deputies who were to support his candidacy. However, the 
sources said Communist leaders wanted Kirienko to be 
approved by a very narrow margin and were dismayed when he 
won confirmation easily, with 25 votes to spare. LB

REACTION TO FIRST ROUND OF KRASNOYARSK ELECTION. In an 
interview with NTV on 26 April, Krasnoyarsk Krai Governor 
Valerii Zubov said he intends to warn voters that if former 
Security Council Secretary Aleksandr Lebed becomes governor, 
the vast resources of Krasnoyarsk will be used "for 
political ends rather than for the good of the krai." Lebed 
outpolled Zubov by a margin of 10 percent in the first round 
and is the favorite going into the runoff election. The 
opposition newspaper "Pravda" argued on 28 April that 
Lebed's financial backers, who reportedly include 
businessman Boris Berezovskii and Lev and Mikhail Chernyi, 
powerful figures in the aluminum industry, plan to "use" 
Lebed to gain control over government institutions. In an 
interview with the French daily "Le Figaro" on 28 April, 
Lebed said influential businessmen are financing his 
campaign because they "have had enough of living in a 
country where to be rich is dangerous for your health," AFP 
reported. LB

ZHIRINOVSKY RECEIVES DOCTORATE. The Sociology Department of 
Moscow State University awarded Liberal Democratic Party of 
Russia leader Zhirinovsky a doctorate following his defense 
on 24 April. In lieu of a single doctoral thesis, 
Zhirinovsky submitted 10 small books and numerous newspaper 
articles on the subject of "The Past, Present, and Future of 
the Russian Nation." For a successful defense, he needed the 
support of two-thirds of the 15-member faculty committee. 
"Izvestiya" reported on 28 April that he barely cleared that 
hurdle, with the scholars voting 10 to four with one 
abstention to give him the title. Communist Party leader 
Gennadii Zyuganov has also received a doctoral degree from 
Moscow State University. LB

FORMER NDR OFFICIAL SEEKS TO UNITE 'CONSTRUCTIVE' FORCES... 
Sergei Belyaev, former leader of the Our Home Is Russia 
(NDR) Duma faction, says his new movement, the Russian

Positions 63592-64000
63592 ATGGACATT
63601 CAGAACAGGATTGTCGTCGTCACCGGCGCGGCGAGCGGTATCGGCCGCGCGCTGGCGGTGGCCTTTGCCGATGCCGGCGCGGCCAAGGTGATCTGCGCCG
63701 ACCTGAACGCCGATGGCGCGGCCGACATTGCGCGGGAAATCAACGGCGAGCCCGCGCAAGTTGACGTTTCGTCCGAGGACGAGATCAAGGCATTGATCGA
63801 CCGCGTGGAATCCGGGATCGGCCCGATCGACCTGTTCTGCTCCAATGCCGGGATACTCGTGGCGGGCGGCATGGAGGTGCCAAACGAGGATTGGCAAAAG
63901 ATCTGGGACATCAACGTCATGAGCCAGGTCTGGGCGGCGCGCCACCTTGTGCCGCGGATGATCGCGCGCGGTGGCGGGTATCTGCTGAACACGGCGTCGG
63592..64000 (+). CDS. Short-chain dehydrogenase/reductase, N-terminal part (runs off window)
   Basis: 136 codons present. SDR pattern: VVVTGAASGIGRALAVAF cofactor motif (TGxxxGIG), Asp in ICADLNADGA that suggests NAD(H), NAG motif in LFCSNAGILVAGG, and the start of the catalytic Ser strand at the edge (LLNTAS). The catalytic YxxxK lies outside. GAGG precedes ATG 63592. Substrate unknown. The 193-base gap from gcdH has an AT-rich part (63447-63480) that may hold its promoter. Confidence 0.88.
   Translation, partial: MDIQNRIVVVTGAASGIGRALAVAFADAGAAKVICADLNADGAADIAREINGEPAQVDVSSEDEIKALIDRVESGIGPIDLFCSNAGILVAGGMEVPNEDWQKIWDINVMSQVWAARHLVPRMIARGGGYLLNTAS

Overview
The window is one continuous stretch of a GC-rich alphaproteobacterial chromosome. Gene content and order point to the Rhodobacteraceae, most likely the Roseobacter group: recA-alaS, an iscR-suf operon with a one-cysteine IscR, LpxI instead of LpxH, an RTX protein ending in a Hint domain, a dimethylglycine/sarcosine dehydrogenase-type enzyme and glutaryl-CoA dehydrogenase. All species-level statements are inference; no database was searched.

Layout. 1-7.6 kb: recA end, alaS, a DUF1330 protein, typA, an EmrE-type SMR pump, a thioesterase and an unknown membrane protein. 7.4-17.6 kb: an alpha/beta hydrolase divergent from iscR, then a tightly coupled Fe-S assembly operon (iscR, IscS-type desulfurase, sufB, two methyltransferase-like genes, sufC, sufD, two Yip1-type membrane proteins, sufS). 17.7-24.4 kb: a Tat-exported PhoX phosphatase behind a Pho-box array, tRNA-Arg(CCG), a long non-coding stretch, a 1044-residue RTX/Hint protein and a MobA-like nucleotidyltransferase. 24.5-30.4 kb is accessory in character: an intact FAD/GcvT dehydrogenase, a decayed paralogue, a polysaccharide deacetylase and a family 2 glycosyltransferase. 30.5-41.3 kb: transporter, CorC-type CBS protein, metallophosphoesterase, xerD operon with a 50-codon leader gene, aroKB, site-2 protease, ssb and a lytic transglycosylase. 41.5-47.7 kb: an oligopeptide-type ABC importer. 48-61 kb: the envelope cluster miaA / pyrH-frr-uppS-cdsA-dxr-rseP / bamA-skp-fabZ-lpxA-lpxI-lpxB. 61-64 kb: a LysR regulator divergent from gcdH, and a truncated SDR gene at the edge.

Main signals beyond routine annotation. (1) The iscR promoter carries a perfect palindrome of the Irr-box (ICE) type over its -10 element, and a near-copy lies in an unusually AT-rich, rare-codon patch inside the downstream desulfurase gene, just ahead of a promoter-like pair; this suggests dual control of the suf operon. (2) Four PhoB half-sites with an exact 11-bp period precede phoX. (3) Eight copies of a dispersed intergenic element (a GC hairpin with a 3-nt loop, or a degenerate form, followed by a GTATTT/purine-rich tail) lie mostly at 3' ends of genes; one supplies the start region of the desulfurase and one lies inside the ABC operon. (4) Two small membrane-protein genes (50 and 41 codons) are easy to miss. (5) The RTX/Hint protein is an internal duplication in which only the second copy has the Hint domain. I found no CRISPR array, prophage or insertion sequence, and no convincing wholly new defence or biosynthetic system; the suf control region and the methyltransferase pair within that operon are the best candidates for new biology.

Progressive Union, seeks to unite all "constructive" forces 
in society, "Kommersant-Daily" and "Nezavisimaya gazeta" 
reported on 28 April. Belyaev convened a session of the 
political council of his movement on 25 April, the same day 
that the NDR held its fifth congress. Belyaev fell out with 
the NDR last year and sharply criticized then Prime Minister 
Viktor Chernomyrdin (see "RFE/RL Newsline," 29 August and 1 
September 1997). But he failed to attract enough defectors 
from the NDR to set up a new Duma faction, and the Russian 
Progressive Union so far has neither significant financial 
backing nor a broad base of supporters. LB 

...WHILE SARATOV GOVERNOR PLANS TO FOLLOW SUIT. Dmitrii 
Ayatskov on 27 April announced plans to create his own 
party, which will aim to unite all "democratically inclined" 
parties and public associations, ITAR-TASS reported. 
Ayatskov is believed to have political ambitions at the 
federal level. During the 25 April NDR congress, he 
advocated naming "at least three" potential presidential 
candidates from the ranks of the NDR. (The NDR has confirmed 
that it will back Chernomyrdin's presidential bid in 2000.) 
Ayatskov's party may come to dominate politics in Saratov, 
but like many previous attempts to unite Russia's 
"democratic forces," it is unlikely to have an impact 
nationwide. Last year, former Federation Council Speaker 
Vladimir Shumeiko announced that his Reforms--New Course 
movement and the NDR were forming a Union of Progressive